When I was a young mother, I had a friend who talked about planning her days so that she would always have a reason to leave the house for a little while with the baby. She couldn't stand being in the house all the time.
Needless to say, she was not a writer.
A big part of my time management effort goes to making sure I'm home as much as I can be. I'm not talking about avoiding speaking engagements, school presentations, or conferences right now. Most writers won't have so many of those that they are that big a draw from their writing time. I'm talking, essentially, about personal time demands and errands. I try very hard never to leave the house to do just one task. My attitude is it's far better to blow off two or three hours doing four or five things than it is to disturb four or five days doing one thing at a time.
In an article on getting control of your week life coach Tiffany Chion talks about steps anyone can take to organize time for the things they particularly want to do. Being Gail, I didn't get with the entire program. But I think her point "Group together activities that are similar, so you don't have to 'switch mental gears'" is a good one. I don't want to keep having to switch gears between going to the post office and revising a chapter, between hitting the bank and writing toward a deadline. The shifting back and forth is too difficult and way, way too time consuming.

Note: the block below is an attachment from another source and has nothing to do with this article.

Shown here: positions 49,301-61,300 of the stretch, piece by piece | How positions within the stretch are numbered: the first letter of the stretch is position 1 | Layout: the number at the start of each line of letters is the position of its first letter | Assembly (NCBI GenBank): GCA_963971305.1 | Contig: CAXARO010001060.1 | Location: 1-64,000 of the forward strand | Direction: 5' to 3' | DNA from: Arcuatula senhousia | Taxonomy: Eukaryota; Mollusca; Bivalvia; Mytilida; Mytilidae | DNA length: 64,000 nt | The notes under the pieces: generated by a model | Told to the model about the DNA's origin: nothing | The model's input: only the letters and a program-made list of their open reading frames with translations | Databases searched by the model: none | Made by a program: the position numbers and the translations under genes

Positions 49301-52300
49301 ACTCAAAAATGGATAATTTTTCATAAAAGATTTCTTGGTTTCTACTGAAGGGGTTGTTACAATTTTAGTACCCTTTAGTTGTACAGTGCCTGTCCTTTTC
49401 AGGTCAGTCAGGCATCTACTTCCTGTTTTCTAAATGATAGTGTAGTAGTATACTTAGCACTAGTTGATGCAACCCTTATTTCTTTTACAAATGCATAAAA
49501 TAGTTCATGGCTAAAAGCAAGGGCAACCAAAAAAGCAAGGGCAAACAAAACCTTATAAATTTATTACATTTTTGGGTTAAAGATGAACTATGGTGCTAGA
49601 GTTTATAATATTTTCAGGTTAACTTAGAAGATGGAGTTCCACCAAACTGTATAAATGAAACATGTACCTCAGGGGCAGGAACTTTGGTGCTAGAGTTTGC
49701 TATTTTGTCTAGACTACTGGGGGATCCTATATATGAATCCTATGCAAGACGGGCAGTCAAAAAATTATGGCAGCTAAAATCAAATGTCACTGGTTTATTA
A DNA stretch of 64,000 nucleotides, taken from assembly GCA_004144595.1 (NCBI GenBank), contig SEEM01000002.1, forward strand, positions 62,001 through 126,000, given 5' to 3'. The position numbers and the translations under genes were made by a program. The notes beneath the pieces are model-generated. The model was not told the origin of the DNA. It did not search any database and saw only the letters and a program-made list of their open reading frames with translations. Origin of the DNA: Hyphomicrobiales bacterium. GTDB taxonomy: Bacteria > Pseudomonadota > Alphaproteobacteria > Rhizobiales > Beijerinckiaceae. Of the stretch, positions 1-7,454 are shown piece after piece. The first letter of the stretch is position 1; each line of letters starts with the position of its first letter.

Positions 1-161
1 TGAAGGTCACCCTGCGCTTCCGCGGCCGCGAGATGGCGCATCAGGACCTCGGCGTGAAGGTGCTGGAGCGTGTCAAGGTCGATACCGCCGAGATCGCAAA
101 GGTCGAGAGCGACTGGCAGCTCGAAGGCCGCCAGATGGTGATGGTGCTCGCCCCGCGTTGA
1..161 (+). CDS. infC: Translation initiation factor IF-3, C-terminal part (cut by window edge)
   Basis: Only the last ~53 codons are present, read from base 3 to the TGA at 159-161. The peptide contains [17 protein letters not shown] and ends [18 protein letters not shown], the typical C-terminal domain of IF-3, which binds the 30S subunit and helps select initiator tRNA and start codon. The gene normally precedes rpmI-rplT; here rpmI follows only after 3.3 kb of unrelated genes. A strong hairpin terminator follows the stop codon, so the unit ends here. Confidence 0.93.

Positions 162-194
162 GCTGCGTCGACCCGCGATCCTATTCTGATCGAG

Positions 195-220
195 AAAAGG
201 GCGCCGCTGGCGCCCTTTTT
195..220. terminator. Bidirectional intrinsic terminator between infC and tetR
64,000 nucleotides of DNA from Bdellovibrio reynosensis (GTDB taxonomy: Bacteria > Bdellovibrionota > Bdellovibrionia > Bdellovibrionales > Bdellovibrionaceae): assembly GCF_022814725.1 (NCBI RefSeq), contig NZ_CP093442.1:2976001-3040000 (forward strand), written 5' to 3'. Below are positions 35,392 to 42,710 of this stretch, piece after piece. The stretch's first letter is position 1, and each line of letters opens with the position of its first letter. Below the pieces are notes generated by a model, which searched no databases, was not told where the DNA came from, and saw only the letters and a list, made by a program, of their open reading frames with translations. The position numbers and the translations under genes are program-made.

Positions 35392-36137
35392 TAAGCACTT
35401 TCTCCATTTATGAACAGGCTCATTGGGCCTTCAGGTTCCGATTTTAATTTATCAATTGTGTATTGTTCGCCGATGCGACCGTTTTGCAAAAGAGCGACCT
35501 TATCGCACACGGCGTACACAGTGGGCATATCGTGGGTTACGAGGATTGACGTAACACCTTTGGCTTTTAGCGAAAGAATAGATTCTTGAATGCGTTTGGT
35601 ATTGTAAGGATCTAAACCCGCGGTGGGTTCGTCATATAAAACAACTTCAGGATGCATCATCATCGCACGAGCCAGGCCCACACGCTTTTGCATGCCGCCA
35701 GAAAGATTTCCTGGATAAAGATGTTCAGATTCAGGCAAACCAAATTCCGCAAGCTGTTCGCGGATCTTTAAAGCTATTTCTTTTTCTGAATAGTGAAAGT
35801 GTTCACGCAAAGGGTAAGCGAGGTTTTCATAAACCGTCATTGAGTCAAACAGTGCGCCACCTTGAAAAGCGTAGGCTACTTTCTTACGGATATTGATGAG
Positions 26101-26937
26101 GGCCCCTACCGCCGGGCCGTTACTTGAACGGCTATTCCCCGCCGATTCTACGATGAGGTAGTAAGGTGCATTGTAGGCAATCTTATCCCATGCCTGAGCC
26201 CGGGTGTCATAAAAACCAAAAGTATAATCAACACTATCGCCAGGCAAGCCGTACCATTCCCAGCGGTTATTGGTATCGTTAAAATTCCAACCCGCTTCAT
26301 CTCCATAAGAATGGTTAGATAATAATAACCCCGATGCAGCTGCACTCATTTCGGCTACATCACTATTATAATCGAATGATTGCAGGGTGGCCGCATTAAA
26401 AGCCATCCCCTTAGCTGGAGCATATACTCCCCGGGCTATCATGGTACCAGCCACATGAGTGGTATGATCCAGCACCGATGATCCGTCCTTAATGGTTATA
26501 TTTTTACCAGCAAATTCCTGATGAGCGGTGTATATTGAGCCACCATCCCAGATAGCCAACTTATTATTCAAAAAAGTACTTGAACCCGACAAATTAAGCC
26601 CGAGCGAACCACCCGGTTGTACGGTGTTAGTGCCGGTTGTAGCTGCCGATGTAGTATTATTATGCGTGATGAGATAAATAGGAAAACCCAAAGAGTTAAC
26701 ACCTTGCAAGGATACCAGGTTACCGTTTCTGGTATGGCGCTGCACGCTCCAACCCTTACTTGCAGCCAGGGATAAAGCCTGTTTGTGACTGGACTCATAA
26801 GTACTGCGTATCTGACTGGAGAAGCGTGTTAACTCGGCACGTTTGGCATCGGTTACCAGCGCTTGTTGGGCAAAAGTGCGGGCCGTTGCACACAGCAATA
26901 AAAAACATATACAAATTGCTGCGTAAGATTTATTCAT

Right now, I don't work on Thursdays. I shop, spend three hours visiting an elder, and do errands. On a good week, one in which there are no professional calls relating to ill family members, no extra visits to an additional elder, no appointments that I have to be involved with either because I'm a driver or the appointment is for me, that means I have four days to work. That's not bad.That's better than not bad.
Within my worktime, I've started experimenting with grouping submissions. I can go a long time without submitting short stories or essays, which is not a good thing. Nothing ever got published sitting on a hard drive. (That saying is so old that I originally heard it as "Nothing ever got published sitting in a filing cabinet.") I tend to avoid submitting because I find researching markets and doing cover letters time consuming. Submitting truly takes away from writing time, and once I'm into a writing project, I tend to stick with that. So I've started designating Mondays for submissions. I try to submit one manuscript somewhere every Monday, even though that frequently means losing many hours of Monday to visiting publications' websites and spending some time reading content to determine the best fit for whatever I'm thinking of sending. But spreading the Monday time over the entire workweek would have a much worse impact on my productivity than grouping the activity and keeping it to one day.
Does anyone else group activities to manage time?